Bollywood might have closed dowry case files but the social evil continues to raise its ugly head. No community or class can say that it is free from the malevolent practice. With “Dulha Bikta Hai” becoming a normal practice among the paying public, mainstream filmmakers who usually look for the unusual also lost interest.
Director Habib Faisal, who has knack for documenting social churning, updates us with the forms the human greed has taken in the society in the times of Facebook and 498A. Yes, the section of Indian Penal Code which empowers women to strike back in dowry cases. But are some of them using the tool to service their self interest? These are some of the concerns that Habib puts across in a cute little film that impresses with its progressive approach without turning into a lesson in moral science.
Full of spunk Gulrez (Parineeti Chopra) lives with her clerk father (Anupam Kher) in a downtown Muslim neighbourhood in Hyderabad. Fed up of the dowry business, Gulrez decides to dupe unsuspecting boys with 498A to fund her American dream. Her honest father hesitates but ultimately gives in. They shift to Lucknow with a new identity. Among the proposals there is Tariq Haider (Aditya Roy Kapoor), whose cocky attitude and culinary business makes him an ideal candidate. But then the aroma of love spreads without notice and we are in for a delectable ride.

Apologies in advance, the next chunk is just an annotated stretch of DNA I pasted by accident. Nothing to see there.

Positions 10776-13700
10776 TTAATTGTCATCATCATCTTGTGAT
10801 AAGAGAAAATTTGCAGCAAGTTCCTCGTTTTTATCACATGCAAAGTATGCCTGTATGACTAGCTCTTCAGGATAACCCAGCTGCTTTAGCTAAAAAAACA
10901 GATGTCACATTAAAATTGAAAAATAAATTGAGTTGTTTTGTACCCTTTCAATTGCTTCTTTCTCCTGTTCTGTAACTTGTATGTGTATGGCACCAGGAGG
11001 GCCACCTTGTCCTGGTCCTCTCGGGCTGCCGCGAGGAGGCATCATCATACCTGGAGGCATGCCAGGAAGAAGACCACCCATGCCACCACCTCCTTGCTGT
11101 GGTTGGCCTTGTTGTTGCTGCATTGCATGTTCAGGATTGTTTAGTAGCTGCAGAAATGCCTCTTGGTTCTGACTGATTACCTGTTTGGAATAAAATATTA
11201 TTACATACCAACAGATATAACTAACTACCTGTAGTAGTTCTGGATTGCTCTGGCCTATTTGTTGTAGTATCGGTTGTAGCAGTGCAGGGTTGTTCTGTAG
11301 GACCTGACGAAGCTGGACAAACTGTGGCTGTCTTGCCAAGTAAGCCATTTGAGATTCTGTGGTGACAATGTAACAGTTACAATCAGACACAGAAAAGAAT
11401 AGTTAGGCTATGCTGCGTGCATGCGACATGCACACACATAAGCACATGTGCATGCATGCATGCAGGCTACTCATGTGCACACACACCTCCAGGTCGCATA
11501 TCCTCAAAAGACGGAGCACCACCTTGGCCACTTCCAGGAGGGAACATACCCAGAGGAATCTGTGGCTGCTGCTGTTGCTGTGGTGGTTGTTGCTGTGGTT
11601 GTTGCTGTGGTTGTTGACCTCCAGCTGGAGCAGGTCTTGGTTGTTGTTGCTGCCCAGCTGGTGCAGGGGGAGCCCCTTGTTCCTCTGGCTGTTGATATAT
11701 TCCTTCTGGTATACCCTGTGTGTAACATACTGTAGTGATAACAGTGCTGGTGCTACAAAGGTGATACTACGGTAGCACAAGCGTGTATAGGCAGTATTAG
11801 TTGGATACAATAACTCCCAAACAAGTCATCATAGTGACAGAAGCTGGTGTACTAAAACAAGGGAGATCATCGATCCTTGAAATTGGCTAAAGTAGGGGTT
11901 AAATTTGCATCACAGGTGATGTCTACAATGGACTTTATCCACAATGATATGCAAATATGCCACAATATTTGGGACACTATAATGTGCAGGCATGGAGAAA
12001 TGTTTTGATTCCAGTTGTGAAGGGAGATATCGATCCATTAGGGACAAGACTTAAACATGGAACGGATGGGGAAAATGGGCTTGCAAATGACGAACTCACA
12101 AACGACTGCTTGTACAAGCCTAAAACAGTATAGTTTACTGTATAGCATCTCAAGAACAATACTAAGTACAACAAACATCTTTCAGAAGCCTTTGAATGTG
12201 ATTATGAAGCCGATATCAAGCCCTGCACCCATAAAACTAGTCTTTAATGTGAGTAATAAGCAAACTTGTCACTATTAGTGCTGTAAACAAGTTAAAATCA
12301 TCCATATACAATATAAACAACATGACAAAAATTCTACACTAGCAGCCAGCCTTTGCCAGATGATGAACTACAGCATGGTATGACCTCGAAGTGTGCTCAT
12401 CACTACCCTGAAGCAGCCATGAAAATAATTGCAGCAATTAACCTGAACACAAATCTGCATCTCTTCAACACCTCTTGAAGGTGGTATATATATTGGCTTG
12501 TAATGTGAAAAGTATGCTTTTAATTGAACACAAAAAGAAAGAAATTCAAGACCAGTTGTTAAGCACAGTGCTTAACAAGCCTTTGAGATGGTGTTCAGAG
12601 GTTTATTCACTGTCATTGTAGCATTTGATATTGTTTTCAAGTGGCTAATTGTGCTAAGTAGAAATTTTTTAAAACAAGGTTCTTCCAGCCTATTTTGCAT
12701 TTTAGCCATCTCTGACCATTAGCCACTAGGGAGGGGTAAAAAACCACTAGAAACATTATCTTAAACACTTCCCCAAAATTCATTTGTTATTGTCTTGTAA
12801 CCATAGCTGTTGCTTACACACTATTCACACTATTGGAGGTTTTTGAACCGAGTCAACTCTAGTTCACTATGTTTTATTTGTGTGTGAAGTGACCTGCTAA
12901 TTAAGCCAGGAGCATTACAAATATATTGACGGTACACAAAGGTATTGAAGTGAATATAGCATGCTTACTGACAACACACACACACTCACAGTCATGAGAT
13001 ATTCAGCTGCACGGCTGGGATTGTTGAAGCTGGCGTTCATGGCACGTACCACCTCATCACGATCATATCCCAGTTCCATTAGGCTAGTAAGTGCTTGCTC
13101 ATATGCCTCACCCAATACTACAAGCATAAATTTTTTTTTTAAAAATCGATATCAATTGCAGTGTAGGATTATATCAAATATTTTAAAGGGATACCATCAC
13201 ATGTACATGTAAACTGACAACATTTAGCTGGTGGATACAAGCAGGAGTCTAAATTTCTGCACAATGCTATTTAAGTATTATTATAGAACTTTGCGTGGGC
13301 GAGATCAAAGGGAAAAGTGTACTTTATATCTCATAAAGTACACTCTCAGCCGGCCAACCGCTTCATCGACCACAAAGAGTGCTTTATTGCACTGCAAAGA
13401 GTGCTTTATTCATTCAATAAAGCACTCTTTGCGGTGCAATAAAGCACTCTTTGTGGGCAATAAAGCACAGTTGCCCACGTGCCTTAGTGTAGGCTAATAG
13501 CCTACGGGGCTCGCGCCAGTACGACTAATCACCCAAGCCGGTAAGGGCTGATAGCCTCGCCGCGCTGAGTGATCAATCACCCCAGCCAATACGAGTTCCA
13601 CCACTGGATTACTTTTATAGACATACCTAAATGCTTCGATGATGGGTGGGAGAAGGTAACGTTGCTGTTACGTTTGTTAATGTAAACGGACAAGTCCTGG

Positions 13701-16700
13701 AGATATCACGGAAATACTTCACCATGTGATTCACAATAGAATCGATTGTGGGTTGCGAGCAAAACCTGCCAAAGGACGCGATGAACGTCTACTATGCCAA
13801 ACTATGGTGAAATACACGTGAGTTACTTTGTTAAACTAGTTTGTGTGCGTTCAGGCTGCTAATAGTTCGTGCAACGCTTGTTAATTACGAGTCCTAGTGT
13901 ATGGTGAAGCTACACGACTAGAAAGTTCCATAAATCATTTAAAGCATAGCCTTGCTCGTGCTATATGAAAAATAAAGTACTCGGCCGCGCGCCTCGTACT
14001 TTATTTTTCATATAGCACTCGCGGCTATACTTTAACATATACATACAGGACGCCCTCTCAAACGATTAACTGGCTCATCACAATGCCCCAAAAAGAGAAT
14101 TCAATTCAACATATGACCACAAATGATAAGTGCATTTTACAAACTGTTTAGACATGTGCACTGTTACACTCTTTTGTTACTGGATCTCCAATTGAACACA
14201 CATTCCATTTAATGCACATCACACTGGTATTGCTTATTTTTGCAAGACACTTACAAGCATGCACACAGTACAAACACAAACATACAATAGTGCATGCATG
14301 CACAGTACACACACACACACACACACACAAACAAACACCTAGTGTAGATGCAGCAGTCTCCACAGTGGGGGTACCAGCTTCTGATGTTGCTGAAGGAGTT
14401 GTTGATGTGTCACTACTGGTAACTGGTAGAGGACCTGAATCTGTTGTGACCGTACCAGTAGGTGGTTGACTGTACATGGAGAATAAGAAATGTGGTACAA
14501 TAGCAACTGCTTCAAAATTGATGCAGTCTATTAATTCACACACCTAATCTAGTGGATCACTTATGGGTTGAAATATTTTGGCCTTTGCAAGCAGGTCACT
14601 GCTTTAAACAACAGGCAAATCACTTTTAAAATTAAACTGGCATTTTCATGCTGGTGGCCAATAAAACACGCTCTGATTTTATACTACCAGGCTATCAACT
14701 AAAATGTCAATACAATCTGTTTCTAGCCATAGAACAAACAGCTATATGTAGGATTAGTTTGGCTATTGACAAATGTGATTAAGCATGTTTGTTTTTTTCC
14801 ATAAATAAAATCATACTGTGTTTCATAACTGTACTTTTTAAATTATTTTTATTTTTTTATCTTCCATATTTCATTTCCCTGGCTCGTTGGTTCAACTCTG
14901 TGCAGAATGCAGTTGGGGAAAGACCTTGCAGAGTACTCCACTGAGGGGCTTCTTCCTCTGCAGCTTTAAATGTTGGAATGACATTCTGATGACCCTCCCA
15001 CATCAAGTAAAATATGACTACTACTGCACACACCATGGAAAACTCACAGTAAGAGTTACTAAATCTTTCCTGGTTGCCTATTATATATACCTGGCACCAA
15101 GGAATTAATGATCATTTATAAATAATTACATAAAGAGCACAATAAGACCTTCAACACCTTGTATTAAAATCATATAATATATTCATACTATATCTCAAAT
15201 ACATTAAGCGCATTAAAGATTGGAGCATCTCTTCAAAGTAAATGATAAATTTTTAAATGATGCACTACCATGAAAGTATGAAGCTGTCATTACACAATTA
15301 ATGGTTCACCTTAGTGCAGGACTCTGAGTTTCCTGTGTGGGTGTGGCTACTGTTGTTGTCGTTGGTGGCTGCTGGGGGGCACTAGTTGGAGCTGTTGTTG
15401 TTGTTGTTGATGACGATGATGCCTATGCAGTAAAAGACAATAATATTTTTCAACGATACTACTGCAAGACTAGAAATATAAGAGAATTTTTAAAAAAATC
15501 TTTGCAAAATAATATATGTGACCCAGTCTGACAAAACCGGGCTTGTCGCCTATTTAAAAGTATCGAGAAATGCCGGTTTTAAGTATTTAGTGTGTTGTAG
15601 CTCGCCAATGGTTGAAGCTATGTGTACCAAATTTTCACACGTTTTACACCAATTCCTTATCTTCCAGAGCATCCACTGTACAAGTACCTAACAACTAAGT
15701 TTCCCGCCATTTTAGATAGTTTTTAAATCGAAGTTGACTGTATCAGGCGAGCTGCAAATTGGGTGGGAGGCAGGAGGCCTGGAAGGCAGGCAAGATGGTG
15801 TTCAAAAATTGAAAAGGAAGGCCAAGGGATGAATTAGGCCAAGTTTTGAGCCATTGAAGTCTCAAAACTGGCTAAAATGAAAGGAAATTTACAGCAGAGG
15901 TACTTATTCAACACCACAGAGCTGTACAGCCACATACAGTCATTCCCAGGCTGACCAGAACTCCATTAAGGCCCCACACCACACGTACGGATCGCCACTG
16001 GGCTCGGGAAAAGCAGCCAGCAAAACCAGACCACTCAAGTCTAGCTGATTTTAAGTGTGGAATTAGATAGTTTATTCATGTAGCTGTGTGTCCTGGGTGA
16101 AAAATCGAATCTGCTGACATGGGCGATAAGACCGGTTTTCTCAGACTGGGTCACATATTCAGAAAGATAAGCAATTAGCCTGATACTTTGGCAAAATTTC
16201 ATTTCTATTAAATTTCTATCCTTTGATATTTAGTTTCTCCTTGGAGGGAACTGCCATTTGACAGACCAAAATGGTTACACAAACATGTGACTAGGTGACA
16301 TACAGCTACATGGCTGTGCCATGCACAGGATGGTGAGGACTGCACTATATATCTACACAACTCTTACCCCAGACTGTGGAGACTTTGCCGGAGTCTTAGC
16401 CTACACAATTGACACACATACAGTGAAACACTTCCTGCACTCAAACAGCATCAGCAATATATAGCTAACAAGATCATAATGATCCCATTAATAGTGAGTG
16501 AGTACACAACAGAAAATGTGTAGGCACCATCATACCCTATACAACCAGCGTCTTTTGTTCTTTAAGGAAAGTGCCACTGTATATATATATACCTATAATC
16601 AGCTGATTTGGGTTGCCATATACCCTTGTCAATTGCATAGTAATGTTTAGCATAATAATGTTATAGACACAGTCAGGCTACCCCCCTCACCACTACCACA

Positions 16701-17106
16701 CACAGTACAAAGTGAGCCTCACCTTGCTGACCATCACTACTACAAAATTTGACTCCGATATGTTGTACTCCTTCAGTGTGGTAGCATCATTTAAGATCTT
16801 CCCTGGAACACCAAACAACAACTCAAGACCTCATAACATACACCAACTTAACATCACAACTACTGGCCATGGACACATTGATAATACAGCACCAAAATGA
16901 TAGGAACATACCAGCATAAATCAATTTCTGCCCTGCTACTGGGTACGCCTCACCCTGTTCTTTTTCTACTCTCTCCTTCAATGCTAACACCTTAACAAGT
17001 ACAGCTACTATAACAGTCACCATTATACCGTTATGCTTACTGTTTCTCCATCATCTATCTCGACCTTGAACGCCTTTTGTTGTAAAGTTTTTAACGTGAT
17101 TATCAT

If you get down to the nuts and bolts, the narrative is reverse of Faisal’s “Ishaqzaade”. There the boy fell in love with the girl he was expected to torment and here the girl loses her heart to the boy she is eager to dupe but the storytelling and performances make the journey worth taking.
Written with a lot of care, the nuances in the dialect and the moments in father-daughter relationship entice us to suspend disbelief. Honest performance by Kher and Chopra ensures that there is never a manufactured moment between the two as Habib shows us a Muslim family of today’s India without making a show of it as some kind of Muslim social baulking under the pressure of customs and values. Gulrez has plans to move out form the ghettos to Jubilee hills. There is no Eid in the film but yes there is Holi in its diverse hues. It is this liberal tone that fills you with hope. One had doubts about Aditya transforming into a Lucknow lad but he doesn’t disappoint. The only concern is that after a point you know where it is headed and the songs don’t help in taking you away from the hows and whys. It is the food that plays that supporting part. Habib has a knack for bringing food into his stories and here he turns it into cupid. The use of culinary props is novel and the interplay of kababs and biryani is appetising. Indulge!
Bottomline:A relevant social message delivered in an entertaining fashion.